electric vehicle assembly plant
THIS week, Melaka Chief Minister Datuk Seri Sulaiman Md Ali (file photo) said his state would soon see a massive investment of RM 1 billion by a company seeking to build the first assembly plant of electric vehicles (EV) in the country.
The investment will be made by local company Fieldman EV Sdn Bhd, which was established in 2018 to research renewable energy resources that can be imported into Malaysia, according to information published on its website.
He says he has a plan underway to bring the very first EV taxi to Malaysia.
The project is planned to be built on 200 ha in the industrial zone of Elkay Lipat Kajang in Jasin.
The chief minister also said that Fieldman EV has obtained the exclusive distribution rights for electric vehicles in Malaysia and Southeast Asia from Chinese company Changan Automobile Corp.
Changan is an established automaker, one of the Big Four in China, and has joint ventures with Mazda and Ford.
It is not yet clear whether the manufacturing plant will assemble Changan’s electric vehicles.
The electric vehicle factory is expected to create 5,000 jobs and a downstream industry for local players.
The news is clearly positive with electric vehicles being all the rage these days.
However, the electric vehicle industry, while booming, is not easy to explore.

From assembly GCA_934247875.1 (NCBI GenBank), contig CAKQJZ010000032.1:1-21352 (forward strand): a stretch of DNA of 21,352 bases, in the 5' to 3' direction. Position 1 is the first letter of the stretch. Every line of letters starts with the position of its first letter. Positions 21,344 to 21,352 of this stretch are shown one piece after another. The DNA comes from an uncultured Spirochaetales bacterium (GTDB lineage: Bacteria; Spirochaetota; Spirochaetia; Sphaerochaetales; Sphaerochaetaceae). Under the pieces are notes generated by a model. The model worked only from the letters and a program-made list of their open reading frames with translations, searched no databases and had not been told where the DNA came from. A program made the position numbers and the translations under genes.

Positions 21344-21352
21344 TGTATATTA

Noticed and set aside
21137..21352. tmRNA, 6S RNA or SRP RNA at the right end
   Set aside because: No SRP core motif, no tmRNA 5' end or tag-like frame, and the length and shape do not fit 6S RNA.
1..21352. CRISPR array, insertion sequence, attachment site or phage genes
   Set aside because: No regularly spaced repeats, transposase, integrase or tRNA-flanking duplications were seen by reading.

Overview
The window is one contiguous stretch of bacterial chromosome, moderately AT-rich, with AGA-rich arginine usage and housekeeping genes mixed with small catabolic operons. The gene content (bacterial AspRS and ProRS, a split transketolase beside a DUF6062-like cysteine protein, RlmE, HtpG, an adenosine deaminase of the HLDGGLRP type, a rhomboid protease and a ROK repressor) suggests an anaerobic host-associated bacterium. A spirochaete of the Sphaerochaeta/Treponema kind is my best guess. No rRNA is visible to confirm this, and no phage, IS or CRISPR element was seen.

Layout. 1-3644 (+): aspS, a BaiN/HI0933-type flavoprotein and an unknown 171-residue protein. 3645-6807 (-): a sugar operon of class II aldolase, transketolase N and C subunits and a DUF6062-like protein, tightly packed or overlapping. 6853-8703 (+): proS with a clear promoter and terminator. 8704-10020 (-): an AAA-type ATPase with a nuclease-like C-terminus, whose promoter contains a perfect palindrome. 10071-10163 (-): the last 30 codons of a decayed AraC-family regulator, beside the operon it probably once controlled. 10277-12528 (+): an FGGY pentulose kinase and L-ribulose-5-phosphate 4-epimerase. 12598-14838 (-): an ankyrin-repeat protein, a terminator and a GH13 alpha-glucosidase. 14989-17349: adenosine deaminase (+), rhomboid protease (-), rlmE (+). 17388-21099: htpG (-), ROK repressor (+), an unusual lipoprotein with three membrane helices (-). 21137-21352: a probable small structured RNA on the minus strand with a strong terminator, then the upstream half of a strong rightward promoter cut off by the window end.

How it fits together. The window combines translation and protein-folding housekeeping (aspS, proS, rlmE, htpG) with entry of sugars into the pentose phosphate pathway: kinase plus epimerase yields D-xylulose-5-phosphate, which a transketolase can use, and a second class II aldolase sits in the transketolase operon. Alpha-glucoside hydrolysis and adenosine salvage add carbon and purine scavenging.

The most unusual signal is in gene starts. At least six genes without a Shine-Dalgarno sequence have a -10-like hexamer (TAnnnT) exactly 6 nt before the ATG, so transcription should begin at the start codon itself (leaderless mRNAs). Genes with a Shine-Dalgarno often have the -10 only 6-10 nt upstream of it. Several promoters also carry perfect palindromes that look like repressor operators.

Critics say electric vehicles will not have an easy route to enter the Malaysian market.
One of the reasons is that cheap fuel is still popular with Malaysians.
Second, there will always be concerns from users about ‘range anxiety’ – worry about how far away one can use an EV before needing to charge it, and the availability or absence of charging stations.
Although electric vehicles enjoy tax exemptions in Malaysia, there are still no subsidies to purchase them, as in some countries like China, Japan and the West.
Finally, Malaysians are constantly worried about the used value of their cars and this could hurt EVs.
That said, electric vehicles do have their appeal. It is often said that electric vehicles are better in terms of fuel efficiency, performance, convenience, maintenance and lower taxes, and that they are also greener with much lower emissions.
It is clear that the Fieldman EV project will be one that will be closely watched.
Focus on change
It IS the start of a new year and already the local banking fraternity has seen changes in human capital within the industry.
Are industry shifts a sign that both banking and deal-making are on the road to recovery?
Without a doubt, 2021 has been an “exceptionally difficult year” for the investment banking (IB) industry, according to Asia Money.
Lagging behind pre-pandemic levels, IB activity in Malaysia was fairly subdued last year, not thanks to the uncertain and murky outlook for the pandemic.
Bankers say most investors took a wait-and-see stance last year, hoping to strike deals in a more stable political and economic environment.
Its closest neighbor, Singapore, however, did relatively well.